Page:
Is it strange that I actually like talking with people?

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Kitty4670
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03 Dec 2014, 5:57 pm

QuiversWhiskers wrote:
I rarely seek others out just to do stuff and am more comfortable alone, but when I am out, I usually can put on the act. There are just particular people that I get a "high" off of (and I can't even talk to them). I have instances where I am very talkative and others where I am the opposite. Makes people think I am mad at them or upset about something, when I am not.



I am the same way, I can be very talkative & other times where I can't open my mouth it like randomly, it strange.



downbutnotout
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03 Dec 2014, 7:56 pm

No, I like talking, too. I just find that I'm often excluded for being too serious, too weird, too cynical, too verbose, etc.

I can put a lid on it, but unless I need someone to like me in the workplace there's no benefit to it. That's how I become "alone in a crowd".



Persimmonpudding
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03 Dec 2014, 8:45 pm

A lot of people confuse AS with introversion, which is really not the case. The thing is, we just have a different rhythm in how we interact, and it is confusing and frustrating to the average NT. Here are three parallel examples of a brief conversation between an NT and an NT, an NT and an Aspie, and an Aspie and another Aspie.

NT/NT

Joe: "It's a beautiful day out today, isn't it, John?"

John: "I don't know. It seems a little cloudy to me."

Joe: "Maybe so. Well, maybe it will clear up a little bit later."

John: "Yeah, I'm sure it will. You have a great day, Joe."

Joe: "Sure, and just give me a call if you need anything."

John: "You're a great friend, Joe. See you later."

NT/Aspie

Bill: "It's a beautiful day out today, isn't it, Sam?"

Sam: "I hadn't really thought of it. Why are you wanting to talk about the weather?"

Bill: "I don't know. I just saw the sun was shining, and I was feeling good. I hope you are as well."

Sam: "Well...yes, I guess so. But what does that have to do with the weather?"

Bill: "Look, Sam, I was trying to be social. Do you understand?"

Sam: "Okay...well, I guess that's good. You...um...have a good one, I guess?"

Aspie/Aspie

Jim: "Hi, Brian! Do you want to go to the beach this afternoon?"

Brian: "No, I don't feel like it. I feel like crap."

Jim: "I'm sorry to hear that. Are you sick?"

Brian: "My stomach is upset."

Jim: "That sucks. I read somewhere that mint tea can help that."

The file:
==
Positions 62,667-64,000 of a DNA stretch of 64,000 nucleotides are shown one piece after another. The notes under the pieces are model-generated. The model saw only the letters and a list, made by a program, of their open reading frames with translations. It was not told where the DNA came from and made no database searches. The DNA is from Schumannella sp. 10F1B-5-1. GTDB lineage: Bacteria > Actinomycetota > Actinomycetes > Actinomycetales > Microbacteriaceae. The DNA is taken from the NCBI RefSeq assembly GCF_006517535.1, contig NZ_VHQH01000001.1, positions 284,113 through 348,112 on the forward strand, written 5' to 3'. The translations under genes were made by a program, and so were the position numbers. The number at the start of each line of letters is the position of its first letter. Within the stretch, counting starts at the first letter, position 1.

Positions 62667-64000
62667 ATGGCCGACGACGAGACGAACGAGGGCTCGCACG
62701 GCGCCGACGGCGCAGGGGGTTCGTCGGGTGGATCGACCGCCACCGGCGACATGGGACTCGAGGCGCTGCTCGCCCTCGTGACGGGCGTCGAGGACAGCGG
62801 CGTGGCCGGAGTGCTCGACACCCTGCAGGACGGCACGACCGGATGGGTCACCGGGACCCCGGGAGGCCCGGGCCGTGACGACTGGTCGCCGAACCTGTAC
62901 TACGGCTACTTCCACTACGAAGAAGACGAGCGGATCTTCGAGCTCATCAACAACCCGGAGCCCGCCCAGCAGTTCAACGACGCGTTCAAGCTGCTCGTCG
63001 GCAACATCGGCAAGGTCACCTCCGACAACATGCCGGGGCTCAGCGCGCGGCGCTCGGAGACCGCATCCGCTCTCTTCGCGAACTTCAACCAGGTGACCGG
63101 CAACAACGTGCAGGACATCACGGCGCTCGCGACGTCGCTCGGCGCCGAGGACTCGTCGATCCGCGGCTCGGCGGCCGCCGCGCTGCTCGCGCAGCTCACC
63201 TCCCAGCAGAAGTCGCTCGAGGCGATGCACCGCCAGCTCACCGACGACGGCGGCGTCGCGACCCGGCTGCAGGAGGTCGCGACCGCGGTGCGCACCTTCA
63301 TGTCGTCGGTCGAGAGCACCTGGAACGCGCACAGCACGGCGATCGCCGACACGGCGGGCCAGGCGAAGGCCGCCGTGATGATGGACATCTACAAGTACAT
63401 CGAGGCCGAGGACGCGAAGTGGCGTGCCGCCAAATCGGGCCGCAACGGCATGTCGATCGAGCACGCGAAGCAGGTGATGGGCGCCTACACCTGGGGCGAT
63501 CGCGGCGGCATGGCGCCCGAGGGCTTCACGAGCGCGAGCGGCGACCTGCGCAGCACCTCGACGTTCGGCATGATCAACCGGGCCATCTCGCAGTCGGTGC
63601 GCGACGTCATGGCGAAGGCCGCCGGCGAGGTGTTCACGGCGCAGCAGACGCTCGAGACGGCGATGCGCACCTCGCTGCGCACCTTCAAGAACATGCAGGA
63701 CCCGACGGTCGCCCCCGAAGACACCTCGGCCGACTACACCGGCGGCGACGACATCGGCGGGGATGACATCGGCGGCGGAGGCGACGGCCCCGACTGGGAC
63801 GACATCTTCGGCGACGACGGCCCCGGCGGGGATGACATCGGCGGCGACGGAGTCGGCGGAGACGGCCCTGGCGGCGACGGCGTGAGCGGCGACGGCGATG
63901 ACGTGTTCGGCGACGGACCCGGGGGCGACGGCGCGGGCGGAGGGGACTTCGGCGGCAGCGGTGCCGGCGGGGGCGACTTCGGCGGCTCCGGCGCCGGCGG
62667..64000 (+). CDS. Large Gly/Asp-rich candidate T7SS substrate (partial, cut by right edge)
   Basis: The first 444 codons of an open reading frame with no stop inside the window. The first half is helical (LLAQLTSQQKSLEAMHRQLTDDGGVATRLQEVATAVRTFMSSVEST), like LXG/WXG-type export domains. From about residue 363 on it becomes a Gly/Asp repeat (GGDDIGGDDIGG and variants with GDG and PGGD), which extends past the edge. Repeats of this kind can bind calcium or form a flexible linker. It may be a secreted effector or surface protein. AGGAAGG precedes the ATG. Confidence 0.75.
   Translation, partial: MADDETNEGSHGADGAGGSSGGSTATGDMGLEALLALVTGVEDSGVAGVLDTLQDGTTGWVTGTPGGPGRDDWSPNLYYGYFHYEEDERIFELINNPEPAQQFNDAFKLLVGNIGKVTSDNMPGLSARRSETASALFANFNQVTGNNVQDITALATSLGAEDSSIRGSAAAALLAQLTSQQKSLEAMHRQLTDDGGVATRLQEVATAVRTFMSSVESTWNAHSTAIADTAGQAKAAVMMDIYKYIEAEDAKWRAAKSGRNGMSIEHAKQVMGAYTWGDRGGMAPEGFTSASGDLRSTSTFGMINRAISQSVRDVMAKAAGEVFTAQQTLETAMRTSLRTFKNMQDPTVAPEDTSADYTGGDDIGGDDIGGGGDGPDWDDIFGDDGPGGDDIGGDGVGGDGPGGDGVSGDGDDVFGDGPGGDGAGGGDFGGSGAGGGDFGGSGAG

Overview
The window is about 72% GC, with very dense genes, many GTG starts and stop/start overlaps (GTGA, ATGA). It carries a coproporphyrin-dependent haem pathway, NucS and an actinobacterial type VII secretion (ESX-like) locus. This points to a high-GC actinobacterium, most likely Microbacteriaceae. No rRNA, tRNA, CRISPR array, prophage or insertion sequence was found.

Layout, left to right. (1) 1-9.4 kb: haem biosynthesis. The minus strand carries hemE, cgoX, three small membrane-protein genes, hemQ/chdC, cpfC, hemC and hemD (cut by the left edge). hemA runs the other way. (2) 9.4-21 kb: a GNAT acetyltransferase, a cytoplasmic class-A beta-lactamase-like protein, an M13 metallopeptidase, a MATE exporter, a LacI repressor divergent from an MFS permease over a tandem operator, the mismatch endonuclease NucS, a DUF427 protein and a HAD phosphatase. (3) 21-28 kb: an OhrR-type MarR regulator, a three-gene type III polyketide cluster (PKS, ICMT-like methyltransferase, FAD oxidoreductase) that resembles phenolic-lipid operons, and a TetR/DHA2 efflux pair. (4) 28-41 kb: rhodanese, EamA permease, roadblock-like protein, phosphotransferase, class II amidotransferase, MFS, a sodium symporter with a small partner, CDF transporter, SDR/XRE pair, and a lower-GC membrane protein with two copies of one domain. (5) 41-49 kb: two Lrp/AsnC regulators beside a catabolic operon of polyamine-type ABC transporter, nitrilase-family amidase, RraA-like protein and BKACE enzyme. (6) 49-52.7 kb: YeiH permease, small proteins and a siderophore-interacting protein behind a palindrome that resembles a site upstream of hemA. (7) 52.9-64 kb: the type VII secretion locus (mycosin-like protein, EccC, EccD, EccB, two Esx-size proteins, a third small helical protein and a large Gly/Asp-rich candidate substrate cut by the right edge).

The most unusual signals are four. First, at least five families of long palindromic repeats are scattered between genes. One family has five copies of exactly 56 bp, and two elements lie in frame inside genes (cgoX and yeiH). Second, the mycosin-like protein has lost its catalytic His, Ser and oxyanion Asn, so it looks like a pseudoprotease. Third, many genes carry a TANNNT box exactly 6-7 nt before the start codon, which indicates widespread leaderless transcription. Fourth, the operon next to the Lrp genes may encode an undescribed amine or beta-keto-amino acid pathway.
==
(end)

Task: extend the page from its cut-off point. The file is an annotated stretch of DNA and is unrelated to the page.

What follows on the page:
Brian: "I guess I could try that. Do you have any?"

Jim: "Sure. I'll bring some over."

Now, let's analyze this. All three of the second speakers--John, Sam and Brian--had an upset stomach that day. All three of the first speakers--Joe, Bill and Jim--were wanting to know if their comrade would be interested in going out to the beach that afternoon to enjoy the good weather.

However, Jim was different in that he asked his question outright, and he got a blunt, direct answer. Where an NT might have taken umbrage at such a blunt response, Jim was a fellow Aspie. He just took it for granted that Brian was just giving a direct answer to a direct question, and he said something in return that he felt would be helpful. They communicate in a similar way, so they get along...reasonably, anyway.

What might confuse an Aspie is the first conversation. Joe and John just use detective work to figure out what the other is thinking. Obviously, if John were in a bright and sunny mood, he would agree with Joe that it's a pretty day. He remarked that it was a little cloudy, though. This told Joe that John wasn't really feeling all that well, so Joe made a supportive optimistic remark, ostensibly regarding the weather but really directed at John's situation. This gave John some feel-good emotions, so he responded appreciatively.

The question is, were Joe and John playing a game? No. Not really at all. From their point-of-view, they were being very direct but also polite. You can usually get a good idea about how another person is feeling based on how that person perceives the weather, and it's a harmless, fluffy and non-threatening topic.

If you have AS, you sort of need things spelled-out to you, and you take what people say for granted. You don't try to second-guess them, and you don't try to do sneaky sleuthing to figure out what is on their minds. It feels dishonest and invasive. Why sneak around and spy on people's emotions through shady double-talk when you know and trust them well enough to be up-front and honest?

Well, the NT doesn't see it that way. Jumping in with blunt questions, from their point-of-view, puts people on-the-spot and makes them uncomfortable. Giving blunt answers in return comes across as insensitive and unappreciative. No offense, but you are socially pretty much a "bull in a china shop."